So this week's topic is the artistic merit, or lack thereof, inherent in e-publisher Clandestine Classics' insertion (sorry) of erotic scenes into poor, unsuspecting works of literary genius.
Actually, that's a bit of a straw man. The actual phraseology of this week's question is "Good idea, or cheap trick?" Since financially, at least, I suspect it's both, I could just say so and be merrily on my way - but that didn't quite seem fair to you, dear Criminal Minds reader. So instead, I thought I'd recast the question to make it a tad more philosophically interesting, and my argumentative wicket somewhat stickier.
Wait; aren't straw men supposed to be dummy targets, easier to tear down than one's actual argumentative opponents? In that case, did I just invent the Reverse Straw Man? I'd Google to find out, but I'm horrified I might discover that term already has... other uses. (Sorry.) But I digress.
This topic, and this e-book project, seem to've struck a chord within the reading and writing community, and as of this writing, it's left one member (sorry) of the Criminal Minds crew veritably throbbing (sorry) with disgust at those who'd perpetrate such grisly fictional crimes.
Here's the thing, though: what Clandestine Classics is doing? I'm full-on for it.
Whoa whoa whoa. Hear me out. First off, before I get to the thrust (sorry) of my argument, let me first say this: Reece's fantastic blog-post-title is dead-on. This project's fifty shades of wrong. Not because of the smut factor (let the record show there've been many a filthy classic), or because they're robbing the authors' estates of either veto power or fair monetary due (the works in question are in the public domain, as well they should be), but because the whole endeavor smacks of a cheap, tacky cash-in with no intention to (and little likelihood of) add(ing) anything of merit - the literary equivalent of low-hanging (sorry) fruit.
But I'll damn sure defend their right to do it. Because the same copyright and fair-use laws that allow for godawful SCARY MOVIE style satires and PRIDE AND PREJUDICE AND PENI(...nah, too easy) also clear the way for some of the most wonderful, transformative works of art I've ever had the pleasure of experiencing. And since artistic merit is a sliding scale both deeply personal and hotly debated, there's no having one without the other.
Sure, smuttified classics are beyond the pale for most. But how about PRIDE AND PREJUDICE AND ZOMBIES? I'll admit, that one was cute enough, you say, eyebrow arching beneath your rakishly cockeyed beret. But art? Harrumph. I think not. Fine, then. What of WICKED? Of Jasper Fforde's THE EYRE AFFAIR? Steven Moffat's SHERLOCK? What of Andy Warhol's soup cans, or Marcel Duchamp's "Fountain"?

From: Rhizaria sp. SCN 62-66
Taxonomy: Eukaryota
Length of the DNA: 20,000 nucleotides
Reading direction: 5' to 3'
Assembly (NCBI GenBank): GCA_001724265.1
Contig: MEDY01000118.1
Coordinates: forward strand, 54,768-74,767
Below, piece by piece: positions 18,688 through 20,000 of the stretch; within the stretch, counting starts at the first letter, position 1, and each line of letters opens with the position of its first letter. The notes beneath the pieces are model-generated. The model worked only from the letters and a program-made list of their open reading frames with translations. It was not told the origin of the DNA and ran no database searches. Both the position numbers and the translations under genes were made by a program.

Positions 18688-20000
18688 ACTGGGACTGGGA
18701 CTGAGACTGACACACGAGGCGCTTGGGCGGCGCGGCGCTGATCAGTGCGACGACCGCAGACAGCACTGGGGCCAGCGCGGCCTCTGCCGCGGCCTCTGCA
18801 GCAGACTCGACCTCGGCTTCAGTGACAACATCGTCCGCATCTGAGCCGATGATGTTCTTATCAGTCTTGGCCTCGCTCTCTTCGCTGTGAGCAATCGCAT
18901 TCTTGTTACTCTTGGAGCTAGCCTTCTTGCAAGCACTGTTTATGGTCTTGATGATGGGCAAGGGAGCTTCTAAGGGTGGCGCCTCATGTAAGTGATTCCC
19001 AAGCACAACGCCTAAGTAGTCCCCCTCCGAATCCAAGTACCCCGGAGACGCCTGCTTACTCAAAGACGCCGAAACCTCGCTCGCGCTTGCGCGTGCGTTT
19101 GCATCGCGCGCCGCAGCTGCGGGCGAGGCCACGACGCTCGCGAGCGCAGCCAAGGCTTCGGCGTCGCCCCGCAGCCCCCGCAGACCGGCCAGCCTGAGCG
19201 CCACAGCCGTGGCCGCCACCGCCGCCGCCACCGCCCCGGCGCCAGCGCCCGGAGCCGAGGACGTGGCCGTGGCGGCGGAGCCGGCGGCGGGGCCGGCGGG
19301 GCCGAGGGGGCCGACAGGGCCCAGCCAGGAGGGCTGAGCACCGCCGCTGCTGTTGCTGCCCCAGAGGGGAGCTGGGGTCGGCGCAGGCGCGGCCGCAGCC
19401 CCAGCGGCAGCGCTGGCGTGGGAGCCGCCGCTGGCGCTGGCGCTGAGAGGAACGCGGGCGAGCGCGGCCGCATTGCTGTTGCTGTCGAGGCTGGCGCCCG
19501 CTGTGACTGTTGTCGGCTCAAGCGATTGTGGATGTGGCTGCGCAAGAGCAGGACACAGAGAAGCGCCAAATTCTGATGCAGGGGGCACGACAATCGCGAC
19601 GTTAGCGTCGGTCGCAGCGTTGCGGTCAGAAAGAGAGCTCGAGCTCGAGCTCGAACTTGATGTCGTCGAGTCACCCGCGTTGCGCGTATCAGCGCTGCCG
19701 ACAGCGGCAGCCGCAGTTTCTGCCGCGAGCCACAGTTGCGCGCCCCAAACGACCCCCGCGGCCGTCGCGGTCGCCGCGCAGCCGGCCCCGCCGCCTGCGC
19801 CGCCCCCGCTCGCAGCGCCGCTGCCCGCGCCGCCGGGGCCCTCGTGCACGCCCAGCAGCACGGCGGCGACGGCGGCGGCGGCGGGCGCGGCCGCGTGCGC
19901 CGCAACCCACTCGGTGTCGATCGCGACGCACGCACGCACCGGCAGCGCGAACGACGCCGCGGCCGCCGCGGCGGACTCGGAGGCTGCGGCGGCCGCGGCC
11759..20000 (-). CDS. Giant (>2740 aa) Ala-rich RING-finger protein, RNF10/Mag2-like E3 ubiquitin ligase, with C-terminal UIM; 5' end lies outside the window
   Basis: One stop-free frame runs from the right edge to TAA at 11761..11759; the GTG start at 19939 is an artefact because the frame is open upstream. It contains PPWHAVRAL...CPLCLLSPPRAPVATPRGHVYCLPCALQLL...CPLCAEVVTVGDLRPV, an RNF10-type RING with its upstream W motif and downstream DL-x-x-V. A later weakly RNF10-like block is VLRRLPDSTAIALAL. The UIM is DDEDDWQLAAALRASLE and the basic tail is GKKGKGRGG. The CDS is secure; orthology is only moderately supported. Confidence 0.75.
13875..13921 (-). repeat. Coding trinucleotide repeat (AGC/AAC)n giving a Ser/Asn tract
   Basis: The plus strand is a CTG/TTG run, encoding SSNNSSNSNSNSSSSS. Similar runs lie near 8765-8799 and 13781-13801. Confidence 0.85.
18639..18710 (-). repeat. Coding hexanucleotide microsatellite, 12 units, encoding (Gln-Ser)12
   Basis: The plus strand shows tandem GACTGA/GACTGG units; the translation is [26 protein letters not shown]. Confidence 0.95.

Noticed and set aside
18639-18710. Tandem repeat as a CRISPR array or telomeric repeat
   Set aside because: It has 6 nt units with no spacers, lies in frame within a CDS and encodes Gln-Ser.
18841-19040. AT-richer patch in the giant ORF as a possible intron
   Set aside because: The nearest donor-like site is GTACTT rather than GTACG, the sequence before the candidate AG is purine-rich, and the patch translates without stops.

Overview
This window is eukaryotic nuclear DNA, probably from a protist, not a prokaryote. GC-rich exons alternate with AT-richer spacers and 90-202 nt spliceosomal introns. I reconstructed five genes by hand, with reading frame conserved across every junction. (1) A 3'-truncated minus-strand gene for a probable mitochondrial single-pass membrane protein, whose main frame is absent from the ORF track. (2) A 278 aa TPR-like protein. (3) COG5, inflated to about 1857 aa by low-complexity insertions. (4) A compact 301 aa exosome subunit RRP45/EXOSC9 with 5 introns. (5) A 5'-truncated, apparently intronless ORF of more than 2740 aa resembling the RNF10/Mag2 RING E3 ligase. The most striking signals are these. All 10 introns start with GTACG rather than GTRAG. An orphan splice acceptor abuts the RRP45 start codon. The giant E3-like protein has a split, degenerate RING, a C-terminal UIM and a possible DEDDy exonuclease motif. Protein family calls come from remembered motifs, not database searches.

James M. Cain, author of THE POSTMAN ALWAYS RINGS TWICE, once famously said of the many movie adaptations of his work: "People tell me, don't you care what they've done to your book? I tell them, they haven't done anything to my book. It's right there on the shelf." And so it is with all true classics. We rush to defend them as if they require defending. But these works are like the tides. Forces of nature: beautiful, powerful, unrelenting. They need our help even less than they need the help of the hacks at Clandestine Classics.
It's strange to me, a lifelong hip-hop fan, to see the same issues that have plagued turntablists for decades now rearing their ugly heads in my chosen field of letters. And so I'll leave you with an auditory cautionary tale from the land of Be-Careful-What-You-Wish-For. Exhibit A is one of the most execrable so-called "songs" ever put to tape, a cash-in both melodic and lyrical so shameless it'd give the folks at Clandestine Classics a case of the vapors. And it was done with the explicit permission of the artist to whom the original song belonged. I give you Puff Daddy's getting-rich-exploiting-a-dead-friend anthem "I'll Be Missing You":
Exhibit B is one of my all-time favorite instrumental tracks, DJ Shadow's "Midnight in a Perfect World." The song, and the album on which it appears, are notable for being a) stunning, critically acclaimed artistic accomplishments, and b) composed entirely of sampled material, all of it used without permission. Hip-hop fan or not, I'd urge you to let this one play; you may just be surprised: